Faith in Cambridge
By Murray Smith
Senor Leader Bridges Church
As a child I was intrigued in the company of an elderly great-uncle who was a soldier during World War One.
He was a gentle man – quietly spoken howbeit somewhat remote. I was too young and naive to realise this stemmed from crushing, soul destroying experiences “Unkie” had witnessed on faraway killing fields of France from 1914 onwards.
He had joined other young New Zealand soldiers believing the idealistic myth of doing his bit for king and country in what was proposed would be a short-lived war. Arriving home shell-shocked years later, Unkie’s demeanour and personality was very different from the vibrant young man who had left New Zealand shores. Evidently, enduring the sights, sounds and smell of multiplied battlefield horrors, altered him permanently.
“Unkie” rarely spoke about his experiences but what he alluded to was graphic enough to get the picture. Mostly he related fragments of traumatic experiences to my Dad who viewed his uncle as a hero.
One strangely incongruous story in the context of war, related to a Christmas truce that involved thousands of British, Allied and German troops clambering out of their trenches to meet in the 100 feet or so of “no man’s land” separating the two opposing trenches.
In a series of widespread unofficial and impromptu ceasefires along the Western Front, a pause in fighting lasted through Christmas night, continuing until New Year’s Day in places.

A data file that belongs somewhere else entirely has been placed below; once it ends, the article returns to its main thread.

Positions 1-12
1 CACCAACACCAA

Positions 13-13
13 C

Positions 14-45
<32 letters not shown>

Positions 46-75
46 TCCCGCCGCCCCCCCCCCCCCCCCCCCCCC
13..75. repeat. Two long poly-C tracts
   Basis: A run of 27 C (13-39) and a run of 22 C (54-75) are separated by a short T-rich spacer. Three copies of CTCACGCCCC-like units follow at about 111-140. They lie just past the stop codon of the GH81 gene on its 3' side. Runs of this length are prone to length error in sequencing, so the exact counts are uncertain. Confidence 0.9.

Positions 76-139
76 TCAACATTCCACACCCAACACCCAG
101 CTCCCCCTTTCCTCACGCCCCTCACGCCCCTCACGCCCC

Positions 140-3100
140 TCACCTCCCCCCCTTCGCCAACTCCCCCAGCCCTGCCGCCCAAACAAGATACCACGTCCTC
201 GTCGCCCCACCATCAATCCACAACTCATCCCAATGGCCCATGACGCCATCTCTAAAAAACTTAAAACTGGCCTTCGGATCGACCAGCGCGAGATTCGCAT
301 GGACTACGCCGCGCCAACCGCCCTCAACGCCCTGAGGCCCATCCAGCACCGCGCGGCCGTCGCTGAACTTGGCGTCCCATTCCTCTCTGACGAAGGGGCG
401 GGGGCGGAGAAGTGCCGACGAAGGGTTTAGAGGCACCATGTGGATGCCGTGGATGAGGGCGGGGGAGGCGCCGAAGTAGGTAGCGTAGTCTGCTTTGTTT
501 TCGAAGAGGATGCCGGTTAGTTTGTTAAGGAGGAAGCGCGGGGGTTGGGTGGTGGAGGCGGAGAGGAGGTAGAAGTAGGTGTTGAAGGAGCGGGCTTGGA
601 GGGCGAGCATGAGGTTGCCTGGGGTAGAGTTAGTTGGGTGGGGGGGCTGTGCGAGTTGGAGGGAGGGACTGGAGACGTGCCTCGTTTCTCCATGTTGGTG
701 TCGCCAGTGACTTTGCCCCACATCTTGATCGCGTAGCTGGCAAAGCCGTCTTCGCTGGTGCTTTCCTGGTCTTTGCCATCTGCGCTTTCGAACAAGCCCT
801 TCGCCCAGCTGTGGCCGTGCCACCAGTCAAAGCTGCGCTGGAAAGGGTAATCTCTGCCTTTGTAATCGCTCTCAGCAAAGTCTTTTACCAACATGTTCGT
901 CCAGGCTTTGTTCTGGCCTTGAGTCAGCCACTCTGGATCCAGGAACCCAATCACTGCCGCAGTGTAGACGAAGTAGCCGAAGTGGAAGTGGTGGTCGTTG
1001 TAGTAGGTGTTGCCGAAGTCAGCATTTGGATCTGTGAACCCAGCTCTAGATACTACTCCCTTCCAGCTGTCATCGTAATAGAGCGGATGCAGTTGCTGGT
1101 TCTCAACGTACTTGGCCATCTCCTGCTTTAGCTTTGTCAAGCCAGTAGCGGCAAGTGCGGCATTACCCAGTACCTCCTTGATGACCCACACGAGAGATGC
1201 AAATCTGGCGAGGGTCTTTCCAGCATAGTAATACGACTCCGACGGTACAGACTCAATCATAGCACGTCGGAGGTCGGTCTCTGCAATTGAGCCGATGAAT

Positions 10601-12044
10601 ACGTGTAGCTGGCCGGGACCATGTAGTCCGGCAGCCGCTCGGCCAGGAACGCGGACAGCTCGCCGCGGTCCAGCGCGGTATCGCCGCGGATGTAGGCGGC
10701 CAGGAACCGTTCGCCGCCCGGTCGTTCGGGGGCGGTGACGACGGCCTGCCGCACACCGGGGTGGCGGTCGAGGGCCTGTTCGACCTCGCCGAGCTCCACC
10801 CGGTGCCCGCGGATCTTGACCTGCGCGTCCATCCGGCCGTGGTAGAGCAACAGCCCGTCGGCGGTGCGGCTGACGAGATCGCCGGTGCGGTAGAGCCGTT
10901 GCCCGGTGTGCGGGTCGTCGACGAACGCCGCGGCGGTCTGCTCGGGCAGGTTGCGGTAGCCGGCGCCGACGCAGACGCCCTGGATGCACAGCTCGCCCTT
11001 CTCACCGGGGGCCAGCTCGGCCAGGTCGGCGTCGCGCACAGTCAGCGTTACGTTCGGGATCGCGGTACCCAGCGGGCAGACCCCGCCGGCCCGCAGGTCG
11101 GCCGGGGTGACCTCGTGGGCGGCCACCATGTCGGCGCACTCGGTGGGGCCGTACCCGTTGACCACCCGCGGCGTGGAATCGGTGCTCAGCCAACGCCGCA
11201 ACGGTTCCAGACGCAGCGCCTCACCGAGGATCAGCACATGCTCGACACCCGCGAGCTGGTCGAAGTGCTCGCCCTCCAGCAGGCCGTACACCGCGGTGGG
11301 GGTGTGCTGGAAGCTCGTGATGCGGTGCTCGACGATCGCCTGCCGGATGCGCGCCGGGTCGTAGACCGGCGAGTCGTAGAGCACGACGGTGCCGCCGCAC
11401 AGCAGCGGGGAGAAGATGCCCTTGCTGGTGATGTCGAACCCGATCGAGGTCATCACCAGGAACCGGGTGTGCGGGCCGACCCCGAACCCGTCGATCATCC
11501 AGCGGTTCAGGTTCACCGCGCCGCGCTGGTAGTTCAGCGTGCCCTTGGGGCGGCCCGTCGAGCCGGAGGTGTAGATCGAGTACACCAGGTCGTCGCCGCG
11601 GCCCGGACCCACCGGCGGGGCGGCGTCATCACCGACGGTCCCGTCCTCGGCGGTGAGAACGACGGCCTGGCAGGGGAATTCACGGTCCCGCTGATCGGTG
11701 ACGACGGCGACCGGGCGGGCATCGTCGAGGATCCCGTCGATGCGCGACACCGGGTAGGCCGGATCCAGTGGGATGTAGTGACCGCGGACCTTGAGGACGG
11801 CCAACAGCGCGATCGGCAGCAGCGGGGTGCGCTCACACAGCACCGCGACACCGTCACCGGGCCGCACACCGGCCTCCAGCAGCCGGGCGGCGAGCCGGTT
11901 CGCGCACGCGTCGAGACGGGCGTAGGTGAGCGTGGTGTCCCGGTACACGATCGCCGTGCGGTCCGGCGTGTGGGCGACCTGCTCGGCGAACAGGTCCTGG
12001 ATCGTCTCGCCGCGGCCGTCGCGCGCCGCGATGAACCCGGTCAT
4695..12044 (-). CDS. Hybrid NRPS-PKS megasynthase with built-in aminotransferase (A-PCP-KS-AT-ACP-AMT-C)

Although not universally observed, nor sanctioned by commanders on either side, nevertheless along two-thirds of the 30-mile (48-km) front controlled by the British Expeditionary Force, guns fell silent in a rare moment of peace just a few months into a war that would eventually claim over 15 million lives.
On a frosty moonlit Christmas Eve, the allied troops heard the Germans singing carols prompting the allies to start up their own ‘O Come, All Ye Faithful’ to which the Germans immediately joined in singing the same hymn with their own words. The next morning, German soldiers emerged from their trenches, calling out “Merry Christmas” in English. Allied soldiers came out warily to greet them. In some sections, Germans held up signs reading “You no shoot, we no shoot.” Over the course of the day, troops exchanged gifts of cigarettes, food, buttons and hats. The Christmas truce also allowed both sides to finally bury their dead comrades, whose bodies had lain for weeks on “no man’s land.”
Informal ‘kick-abouts’ with makeshift soccer balls broke out but not organised games as legend might have us believe!
How was it that commemorating the birth of a baby born 2000 years ago, carried power to create a pause in battle where men gathered with one purpose – to kill one another?
The answer lies in who this baby was. Christmas commemorates the birth of Jesus Christ. Among many titles, He is known as the ‘Prince of Peace.’
He is no ordinary man. He is the Christ- the Messiah, Saviour.
Permanent peace is found in the discovery of who He is and in all He has done.